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Record $65.1 M. Manet Leads Christie’s to Solid $165 M. Impressionist-Modern Total

Manet's Le Printemps (1881) sold for $65.1 million, easily besting its $25 million to $35 million estimate.

Manet’s Le Printemps (1881) sold for $65.1 million, easily besting its $25 million to $35 million estimate.

Christie’s brought in $165.64 million at its Impressionist and modern auction earlier this evening, a tight, hour-long affair that met the relatively modest goals the house set for itself, with just 4 of the 39 lots failing to find buyers, and 20 of those selling for above their high estimates. That total fell near the evening’s high estimate of $157 million (which is calculated without the buyer’s premiums), though it paled in comparison to Sotheby’s house-best $422 million haul last night.

The star lot of the evening by far was Manet’s 1881 painting of a woman, Le Printemps, which set a new record for the artist when it sold for $65.1 million to the dealer Otto Naumann, with Christie’s Impressionist and modern head of department, Brooke Lampley, on the phone as the underbidder with Acquavella Galleries. It was the only artist record of the night, easily beating Manet’s previous record of about $33.28 million at Sotheby’s London in 2010, according to Artnet’s price database.

Fernand Léger’s Les constructeurs avec arbre (1949–50), estimated at $16 million to $22 million, failed to sell.

Fernand Léger’s Les constructeurs avec arbre (1949–50), estimated at $16 million to $22 million, failed to sell.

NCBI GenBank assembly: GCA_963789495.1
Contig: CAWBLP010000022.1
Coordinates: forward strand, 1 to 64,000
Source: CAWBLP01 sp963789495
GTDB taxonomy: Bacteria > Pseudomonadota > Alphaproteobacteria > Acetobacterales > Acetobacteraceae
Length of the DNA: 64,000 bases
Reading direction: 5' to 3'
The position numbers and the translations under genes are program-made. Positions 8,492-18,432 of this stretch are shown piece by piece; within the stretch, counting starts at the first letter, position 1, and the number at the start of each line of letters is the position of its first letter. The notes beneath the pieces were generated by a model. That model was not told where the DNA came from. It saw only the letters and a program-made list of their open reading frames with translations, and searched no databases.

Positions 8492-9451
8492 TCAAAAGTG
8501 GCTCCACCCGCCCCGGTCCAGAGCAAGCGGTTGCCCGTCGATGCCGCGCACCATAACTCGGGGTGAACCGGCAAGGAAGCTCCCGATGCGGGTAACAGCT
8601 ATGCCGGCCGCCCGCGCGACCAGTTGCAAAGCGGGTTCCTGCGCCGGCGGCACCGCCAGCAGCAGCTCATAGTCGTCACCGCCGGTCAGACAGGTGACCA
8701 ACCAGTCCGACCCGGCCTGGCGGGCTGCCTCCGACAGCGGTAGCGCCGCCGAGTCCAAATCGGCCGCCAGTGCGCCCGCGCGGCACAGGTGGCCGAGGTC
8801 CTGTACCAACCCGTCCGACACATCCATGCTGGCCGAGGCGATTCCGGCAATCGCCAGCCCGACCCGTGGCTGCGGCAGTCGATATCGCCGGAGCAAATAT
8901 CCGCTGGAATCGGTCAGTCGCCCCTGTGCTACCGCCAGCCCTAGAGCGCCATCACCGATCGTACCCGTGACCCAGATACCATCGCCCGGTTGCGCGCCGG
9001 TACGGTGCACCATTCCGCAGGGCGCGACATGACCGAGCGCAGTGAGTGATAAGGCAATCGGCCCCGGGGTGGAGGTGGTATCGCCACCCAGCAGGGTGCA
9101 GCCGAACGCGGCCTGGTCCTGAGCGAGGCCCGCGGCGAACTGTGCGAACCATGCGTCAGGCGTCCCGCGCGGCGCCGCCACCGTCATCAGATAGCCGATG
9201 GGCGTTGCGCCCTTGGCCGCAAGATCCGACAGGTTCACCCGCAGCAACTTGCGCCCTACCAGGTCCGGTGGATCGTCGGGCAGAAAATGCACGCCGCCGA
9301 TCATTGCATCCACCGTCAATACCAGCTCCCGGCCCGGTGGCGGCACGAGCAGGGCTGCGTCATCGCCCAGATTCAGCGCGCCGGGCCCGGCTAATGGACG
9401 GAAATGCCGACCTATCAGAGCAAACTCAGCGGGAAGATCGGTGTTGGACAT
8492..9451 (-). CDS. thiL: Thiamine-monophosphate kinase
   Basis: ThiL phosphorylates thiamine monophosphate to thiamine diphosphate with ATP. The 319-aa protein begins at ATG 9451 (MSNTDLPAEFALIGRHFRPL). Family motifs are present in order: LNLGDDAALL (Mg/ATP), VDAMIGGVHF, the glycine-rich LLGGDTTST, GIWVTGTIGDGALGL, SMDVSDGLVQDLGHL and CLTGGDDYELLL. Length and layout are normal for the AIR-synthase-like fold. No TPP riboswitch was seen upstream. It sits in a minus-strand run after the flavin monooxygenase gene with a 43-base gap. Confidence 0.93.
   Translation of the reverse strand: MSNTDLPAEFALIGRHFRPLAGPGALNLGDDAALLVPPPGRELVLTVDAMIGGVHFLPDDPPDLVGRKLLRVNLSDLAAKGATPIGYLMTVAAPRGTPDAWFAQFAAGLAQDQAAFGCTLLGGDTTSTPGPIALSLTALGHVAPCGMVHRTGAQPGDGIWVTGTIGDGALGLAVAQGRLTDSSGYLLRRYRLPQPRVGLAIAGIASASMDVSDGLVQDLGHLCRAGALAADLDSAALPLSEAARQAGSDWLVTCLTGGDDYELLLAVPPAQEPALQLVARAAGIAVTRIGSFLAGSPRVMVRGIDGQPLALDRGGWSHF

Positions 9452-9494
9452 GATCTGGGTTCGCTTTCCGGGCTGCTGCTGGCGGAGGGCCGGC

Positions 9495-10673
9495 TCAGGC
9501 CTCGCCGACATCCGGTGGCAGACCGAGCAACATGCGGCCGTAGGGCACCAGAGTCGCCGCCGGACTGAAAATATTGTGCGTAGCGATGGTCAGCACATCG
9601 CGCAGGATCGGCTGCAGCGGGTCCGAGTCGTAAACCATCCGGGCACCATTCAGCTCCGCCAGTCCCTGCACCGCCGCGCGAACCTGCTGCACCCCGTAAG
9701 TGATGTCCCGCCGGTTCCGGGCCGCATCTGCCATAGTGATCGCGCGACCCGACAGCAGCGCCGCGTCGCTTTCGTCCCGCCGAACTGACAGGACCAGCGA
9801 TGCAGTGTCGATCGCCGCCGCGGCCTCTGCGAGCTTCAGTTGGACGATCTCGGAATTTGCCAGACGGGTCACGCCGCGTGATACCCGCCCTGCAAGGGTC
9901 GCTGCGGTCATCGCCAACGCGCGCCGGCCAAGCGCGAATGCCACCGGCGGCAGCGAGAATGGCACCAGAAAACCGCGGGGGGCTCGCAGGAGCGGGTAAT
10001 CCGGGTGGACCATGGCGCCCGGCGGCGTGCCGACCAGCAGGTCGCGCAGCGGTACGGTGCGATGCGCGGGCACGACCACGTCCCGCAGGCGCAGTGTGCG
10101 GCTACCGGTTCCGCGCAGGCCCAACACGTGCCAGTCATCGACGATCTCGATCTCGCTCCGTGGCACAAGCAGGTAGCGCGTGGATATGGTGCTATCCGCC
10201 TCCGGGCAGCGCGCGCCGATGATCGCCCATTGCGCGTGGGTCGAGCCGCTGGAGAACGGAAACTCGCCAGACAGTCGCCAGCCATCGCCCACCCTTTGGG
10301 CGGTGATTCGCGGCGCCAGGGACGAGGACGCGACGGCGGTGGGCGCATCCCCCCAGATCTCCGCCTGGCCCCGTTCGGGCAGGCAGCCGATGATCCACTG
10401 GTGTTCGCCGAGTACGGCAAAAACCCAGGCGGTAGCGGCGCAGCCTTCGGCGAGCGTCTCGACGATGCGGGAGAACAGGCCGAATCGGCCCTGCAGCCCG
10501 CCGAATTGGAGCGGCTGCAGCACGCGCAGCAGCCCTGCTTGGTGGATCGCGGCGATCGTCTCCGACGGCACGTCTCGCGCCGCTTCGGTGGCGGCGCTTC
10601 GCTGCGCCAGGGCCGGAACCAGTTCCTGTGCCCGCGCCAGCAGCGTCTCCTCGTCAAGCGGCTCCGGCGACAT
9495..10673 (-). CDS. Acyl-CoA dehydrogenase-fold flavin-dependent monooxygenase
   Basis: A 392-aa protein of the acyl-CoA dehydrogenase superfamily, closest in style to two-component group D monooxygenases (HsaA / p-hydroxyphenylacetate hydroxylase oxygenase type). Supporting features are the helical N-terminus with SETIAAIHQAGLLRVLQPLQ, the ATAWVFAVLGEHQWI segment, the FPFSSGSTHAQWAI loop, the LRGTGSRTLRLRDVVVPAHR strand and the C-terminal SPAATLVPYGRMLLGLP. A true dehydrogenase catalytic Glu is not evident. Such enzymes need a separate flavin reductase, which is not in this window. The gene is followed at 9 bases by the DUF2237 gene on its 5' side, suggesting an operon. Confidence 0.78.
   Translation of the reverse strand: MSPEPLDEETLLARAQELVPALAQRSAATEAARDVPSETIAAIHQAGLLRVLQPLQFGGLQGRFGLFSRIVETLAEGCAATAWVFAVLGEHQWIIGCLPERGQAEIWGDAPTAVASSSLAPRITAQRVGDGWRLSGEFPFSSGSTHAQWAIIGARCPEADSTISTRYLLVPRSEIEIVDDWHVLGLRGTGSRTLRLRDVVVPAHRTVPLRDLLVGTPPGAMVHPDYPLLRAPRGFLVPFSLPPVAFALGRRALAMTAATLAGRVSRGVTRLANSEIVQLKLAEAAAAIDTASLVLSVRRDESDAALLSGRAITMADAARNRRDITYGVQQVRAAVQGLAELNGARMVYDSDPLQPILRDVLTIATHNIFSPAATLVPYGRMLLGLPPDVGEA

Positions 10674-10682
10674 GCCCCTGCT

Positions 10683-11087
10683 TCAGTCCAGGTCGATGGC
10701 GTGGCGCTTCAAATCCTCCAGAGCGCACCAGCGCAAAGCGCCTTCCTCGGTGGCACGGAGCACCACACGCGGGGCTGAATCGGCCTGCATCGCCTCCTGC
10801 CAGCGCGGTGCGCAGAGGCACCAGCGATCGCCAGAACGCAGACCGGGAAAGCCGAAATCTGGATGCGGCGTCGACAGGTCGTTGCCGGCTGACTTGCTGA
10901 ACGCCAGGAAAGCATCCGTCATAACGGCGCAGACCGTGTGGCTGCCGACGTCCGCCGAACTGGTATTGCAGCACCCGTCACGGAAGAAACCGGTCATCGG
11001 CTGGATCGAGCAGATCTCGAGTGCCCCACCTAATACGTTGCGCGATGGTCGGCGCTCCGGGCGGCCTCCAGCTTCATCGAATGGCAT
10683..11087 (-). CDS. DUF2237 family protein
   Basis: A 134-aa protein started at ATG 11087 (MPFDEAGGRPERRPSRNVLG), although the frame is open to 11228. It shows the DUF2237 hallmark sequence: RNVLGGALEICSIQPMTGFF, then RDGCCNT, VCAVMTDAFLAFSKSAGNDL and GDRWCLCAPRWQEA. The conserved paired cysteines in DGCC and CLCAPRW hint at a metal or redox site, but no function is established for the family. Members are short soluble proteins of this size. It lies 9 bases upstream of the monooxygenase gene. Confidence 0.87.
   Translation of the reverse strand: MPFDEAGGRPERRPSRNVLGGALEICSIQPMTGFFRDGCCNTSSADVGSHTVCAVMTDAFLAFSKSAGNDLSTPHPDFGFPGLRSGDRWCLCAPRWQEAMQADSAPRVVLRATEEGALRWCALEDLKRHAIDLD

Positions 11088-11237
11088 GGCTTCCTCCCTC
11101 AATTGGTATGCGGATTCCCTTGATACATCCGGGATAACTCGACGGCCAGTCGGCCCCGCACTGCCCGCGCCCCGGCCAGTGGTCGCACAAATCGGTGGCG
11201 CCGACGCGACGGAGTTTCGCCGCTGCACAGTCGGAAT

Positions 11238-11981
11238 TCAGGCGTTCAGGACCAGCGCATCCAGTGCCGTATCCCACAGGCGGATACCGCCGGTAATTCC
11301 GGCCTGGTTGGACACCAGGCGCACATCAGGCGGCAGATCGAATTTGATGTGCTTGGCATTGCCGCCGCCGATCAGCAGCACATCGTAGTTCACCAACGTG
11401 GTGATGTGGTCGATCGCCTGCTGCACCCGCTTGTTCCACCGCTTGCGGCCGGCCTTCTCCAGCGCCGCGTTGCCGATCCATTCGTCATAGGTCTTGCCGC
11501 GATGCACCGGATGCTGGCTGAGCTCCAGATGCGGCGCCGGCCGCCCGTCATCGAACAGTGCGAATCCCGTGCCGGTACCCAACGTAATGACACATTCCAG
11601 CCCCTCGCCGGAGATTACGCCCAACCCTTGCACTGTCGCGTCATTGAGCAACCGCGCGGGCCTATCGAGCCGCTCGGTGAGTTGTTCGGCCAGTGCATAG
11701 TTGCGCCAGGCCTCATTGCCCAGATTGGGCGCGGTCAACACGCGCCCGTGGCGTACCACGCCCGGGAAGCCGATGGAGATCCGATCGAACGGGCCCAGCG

Nauman, bidding through a younger representative with a suspiciously hip haircut (the press bullpen speculated aloud about how the younger man, in periwinkle socks, might afford something like that), jumped into the action relatively late in the 8-minute contest, throwing out his first bid at $47 million and breaking through the clutter of some five Christie’s phone bidders who’d been squabbling since the lot’s opening bid of $18 million. Naumann clearly wanted it more. After some cajoling from Lampley, Acquavella offered $57 million, to which Naumann offered, without hesitation, $58 million. “He comes right back!” yelled auctioneer Andreas Rumbler, as though officiating a sport of some kind, and with genuine awe.

(Rumbler was more stoic during the major failure of the night, lot 28, a late Léger expected to bring in between $16 million and $22 million. He let it stand at $15.5 million for nearly three minutes before allowing it to be bought in.)

Renoir's La jeune fille au cygne ou La jeune fille au héron (1886) finished at $5.77 million on a $5 million to $7 million estimate.

Renoir’s La jeune fille au cygne ou La jeune fille au héron (1886) finished at $5.77 million on a $5 million to $7 million estimate.

Art advisor Jude Hess picked up lot 19 (an 1886 Renoir, for $5.77 million) and lot 25 (a 1918 Braque still life, for $4.65 million), with David Nahmad the underbidder, and also bid on lot 26, the second-highest lot of the night, a Giacometti, which saw at least three other bidders and sold for $9.91 million.

With the room a quarter empty to begin with, what few dealers were present could talk about nothing with journalists beyond how good the Manet is. At the sale’s press conference, Lampley emphasized the sale’s by-lot percentage, and noted that 31 of the 35 lots sold went for above $1 million (though, 17 of those, of course, also sold for below $2 million.)

It was some top-notch spin for a sale that didn’t even really need it! For some of the works that sold tonight she even listed the prices they went for back in 1966 and 1974, and said that in 1983 the Giacometti sold for just $380,000. “So if that helps us all make the argument that art is a sound investment,” she said, gesturing to the journalists as though this was their actual job, “please feel free to use that information.”

The fall auction season continues in New York next week at the postwar and contemporary auctions.

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